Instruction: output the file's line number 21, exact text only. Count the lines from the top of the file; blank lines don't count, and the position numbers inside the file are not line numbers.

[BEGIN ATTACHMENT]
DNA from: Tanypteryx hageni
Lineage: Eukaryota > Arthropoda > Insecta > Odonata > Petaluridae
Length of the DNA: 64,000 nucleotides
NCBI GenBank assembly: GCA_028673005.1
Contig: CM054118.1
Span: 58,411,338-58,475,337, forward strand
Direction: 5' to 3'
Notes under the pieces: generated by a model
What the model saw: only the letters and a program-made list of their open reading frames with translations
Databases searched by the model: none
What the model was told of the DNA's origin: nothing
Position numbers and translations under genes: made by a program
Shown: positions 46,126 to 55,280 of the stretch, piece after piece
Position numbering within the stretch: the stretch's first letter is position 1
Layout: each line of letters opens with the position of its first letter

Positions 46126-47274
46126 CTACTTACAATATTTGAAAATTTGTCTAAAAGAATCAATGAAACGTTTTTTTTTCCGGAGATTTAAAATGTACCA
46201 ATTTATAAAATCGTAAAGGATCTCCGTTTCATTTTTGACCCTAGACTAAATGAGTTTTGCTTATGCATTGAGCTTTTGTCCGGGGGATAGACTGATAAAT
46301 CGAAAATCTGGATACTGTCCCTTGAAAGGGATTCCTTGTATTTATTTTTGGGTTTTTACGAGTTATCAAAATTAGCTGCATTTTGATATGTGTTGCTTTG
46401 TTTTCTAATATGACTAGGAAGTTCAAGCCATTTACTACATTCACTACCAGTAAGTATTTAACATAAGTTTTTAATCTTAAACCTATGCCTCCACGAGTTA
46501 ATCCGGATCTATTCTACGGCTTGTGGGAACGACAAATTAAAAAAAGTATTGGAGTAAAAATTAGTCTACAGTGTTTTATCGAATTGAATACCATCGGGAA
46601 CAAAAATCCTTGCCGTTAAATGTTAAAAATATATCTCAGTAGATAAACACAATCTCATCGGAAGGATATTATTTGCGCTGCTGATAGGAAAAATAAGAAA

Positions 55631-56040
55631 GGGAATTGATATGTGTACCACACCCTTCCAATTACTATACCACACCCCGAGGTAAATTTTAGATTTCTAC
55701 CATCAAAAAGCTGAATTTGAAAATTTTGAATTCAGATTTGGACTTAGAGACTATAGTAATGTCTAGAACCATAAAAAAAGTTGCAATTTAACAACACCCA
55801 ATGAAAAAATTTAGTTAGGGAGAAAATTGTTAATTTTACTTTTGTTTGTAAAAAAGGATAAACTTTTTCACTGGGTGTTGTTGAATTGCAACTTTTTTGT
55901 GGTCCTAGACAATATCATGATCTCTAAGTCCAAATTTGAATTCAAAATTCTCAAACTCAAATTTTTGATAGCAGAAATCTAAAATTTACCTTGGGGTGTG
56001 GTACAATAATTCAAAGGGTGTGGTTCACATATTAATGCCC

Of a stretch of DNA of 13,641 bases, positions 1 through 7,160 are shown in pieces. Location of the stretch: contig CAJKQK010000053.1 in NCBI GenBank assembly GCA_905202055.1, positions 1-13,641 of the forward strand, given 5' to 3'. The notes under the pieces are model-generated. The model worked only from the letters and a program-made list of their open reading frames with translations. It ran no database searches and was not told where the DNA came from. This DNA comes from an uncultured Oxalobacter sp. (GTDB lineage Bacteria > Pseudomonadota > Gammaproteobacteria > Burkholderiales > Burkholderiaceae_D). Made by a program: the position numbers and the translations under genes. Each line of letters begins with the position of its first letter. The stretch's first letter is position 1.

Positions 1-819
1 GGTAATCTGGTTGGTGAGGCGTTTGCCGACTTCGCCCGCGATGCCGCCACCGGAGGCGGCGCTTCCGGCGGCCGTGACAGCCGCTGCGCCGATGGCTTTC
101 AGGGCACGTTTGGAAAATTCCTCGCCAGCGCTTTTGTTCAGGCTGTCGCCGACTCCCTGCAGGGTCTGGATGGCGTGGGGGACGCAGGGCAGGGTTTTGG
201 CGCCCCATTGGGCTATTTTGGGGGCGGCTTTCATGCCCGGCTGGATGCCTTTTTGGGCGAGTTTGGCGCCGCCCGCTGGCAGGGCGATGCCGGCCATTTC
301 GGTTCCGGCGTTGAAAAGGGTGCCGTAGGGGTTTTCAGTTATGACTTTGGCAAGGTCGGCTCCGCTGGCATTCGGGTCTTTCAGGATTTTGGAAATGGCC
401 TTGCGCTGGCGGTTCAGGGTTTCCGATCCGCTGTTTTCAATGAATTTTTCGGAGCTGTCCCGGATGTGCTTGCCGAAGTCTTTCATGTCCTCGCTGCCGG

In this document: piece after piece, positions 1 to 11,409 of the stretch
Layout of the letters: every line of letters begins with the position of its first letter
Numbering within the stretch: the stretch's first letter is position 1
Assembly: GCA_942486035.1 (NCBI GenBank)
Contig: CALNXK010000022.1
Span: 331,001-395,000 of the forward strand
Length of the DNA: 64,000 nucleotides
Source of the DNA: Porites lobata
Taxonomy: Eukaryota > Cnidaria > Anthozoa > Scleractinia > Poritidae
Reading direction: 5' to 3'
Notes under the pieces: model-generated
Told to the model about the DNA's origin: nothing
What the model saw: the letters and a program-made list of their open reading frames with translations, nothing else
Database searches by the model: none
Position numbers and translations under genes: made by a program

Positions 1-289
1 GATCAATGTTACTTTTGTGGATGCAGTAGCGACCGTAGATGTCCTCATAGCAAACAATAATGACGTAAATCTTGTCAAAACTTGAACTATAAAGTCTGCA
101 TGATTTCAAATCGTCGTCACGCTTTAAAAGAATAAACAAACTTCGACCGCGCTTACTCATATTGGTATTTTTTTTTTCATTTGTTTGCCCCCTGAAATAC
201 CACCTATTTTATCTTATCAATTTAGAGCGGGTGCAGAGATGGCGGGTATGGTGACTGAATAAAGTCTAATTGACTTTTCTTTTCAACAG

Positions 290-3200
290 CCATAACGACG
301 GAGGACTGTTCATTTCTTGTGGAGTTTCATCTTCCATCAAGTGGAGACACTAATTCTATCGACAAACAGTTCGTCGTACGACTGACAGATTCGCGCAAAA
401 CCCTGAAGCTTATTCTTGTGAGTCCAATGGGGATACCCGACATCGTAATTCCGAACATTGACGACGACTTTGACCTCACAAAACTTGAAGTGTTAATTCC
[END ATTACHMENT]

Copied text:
46501 ATCCGGATCTATTCTACGGCTTGTGGGAACGACAAATTAAAAAAAGTATTGGAGTAAAAATTAGTCTACAGTGTTTTATCGAATTGAATACCATCGGGAA